BOB SCHIEFFER: Well, you're on record as having said that the administration either deliberately misled people about what led to the deaths of the ambassador and those three other Americans or it was just gross incompetence.


BOB SCHIEFFER: Now, Susan Rice, who is the U.N. ambassador at this point, was pretty much the point person on this for the administration. She went out on the Sunday shows and first said that it was not a-- a planned terrorist attack, but was result of a spontaneous demonstration. She is now being mentioned as one of those being considered for Secretary of State. Do you think what she said during the early days of this investigation? Should that factor in any way on whether she should be considered as Secretary of State?

SENATOR LINDSEY GRAHAM: Absolutely, without a doubt. I generally defer to presidential selections for cabinets and judges. I voted for both Supreme Court judges, not because I would have chose them, because the President has a lot leeway, and if they're qualified people, I-- I tend to support presidential picks. However, I do reserve until myself and other members of Congress the ability to say no when justified. I cannot imagine promoting anybody associated with Benghazi at this point. It's not just what she said after, how did the place become a death trap for months? Why did we keep it open or not reinforce it? There are too many questions to be answered. I don't quite frankly trust her rendition of Benghazi. So, I think Susan Rice would have an incredibly difficult time getting through the Senate. I would not vote for her unless there's a tremendous opening up of information explaining herself in a way she has not yet done.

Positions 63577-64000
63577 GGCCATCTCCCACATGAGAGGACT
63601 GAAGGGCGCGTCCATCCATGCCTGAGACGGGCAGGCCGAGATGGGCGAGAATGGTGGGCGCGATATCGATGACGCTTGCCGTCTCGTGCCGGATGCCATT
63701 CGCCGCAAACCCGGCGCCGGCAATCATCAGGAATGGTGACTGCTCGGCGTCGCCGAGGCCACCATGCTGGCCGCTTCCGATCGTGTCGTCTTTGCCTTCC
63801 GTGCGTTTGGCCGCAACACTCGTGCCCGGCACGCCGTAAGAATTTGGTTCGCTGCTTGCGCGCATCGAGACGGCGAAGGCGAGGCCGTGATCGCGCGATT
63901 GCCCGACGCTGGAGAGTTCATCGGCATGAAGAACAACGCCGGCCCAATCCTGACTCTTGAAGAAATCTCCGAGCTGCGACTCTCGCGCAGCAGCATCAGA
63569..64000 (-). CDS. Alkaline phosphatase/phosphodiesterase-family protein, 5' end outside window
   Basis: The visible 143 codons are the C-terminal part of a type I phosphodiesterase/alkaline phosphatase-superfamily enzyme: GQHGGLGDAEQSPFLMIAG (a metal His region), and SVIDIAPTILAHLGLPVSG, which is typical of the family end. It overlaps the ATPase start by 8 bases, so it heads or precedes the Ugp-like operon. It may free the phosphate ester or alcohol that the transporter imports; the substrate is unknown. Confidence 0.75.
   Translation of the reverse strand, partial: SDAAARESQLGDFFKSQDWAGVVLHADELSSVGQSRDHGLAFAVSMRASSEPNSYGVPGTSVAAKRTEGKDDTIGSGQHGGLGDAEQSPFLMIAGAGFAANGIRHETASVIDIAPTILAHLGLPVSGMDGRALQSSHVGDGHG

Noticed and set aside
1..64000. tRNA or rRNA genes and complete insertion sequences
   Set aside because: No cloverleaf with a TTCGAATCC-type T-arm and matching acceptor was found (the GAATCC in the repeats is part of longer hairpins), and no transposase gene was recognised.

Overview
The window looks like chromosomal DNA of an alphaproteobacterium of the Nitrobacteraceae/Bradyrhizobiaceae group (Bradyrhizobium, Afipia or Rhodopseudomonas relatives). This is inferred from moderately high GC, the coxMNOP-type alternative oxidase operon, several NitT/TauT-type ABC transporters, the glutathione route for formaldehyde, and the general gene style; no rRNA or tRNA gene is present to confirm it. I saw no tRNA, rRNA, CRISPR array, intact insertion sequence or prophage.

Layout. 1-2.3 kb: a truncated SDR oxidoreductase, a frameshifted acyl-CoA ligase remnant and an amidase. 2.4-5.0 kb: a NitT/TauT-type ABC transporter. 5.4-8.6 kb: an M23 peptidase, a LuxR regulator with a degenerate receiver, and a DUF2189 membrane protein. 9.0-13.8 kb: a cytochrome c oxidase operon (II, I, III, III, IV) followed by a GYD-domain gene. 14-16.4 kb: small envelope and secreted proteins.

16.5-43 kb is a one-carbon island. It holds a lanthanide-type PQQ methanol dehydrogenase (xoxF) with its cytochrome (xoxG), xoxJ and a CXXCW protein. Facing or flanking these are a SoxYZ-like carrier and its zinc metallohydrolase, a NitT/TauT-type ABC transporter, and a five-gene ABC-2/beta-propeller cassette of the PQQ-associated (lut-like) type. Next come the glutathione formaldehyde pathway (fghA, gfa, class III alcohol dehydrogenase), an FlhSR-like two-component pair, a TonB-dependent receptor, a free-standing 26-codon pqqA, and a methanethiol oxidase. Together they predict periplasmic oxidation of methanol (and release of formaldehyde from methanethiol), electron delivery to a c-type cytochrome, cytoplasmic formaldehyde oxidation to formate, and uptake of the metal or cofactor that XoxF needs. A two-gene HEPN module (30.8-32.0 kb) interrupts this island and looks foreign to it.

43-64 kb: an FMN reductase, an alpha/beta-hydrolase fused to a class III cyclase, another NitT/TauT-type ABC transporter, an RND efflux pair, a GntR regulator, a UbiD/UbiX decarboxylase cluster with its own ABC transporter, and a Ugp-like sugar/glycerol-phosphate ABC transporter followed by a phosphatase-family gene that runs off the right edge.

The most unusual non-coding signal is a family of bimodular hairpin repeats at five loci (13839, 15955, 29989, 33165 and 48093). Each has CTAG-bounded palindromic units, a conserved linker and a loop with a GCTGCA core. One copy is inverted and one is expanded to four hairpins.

BOB SCHIEFFER: Well, I mean, would you try to lead a move to-- to block her from getting the nomination if, in fact, she is nominated?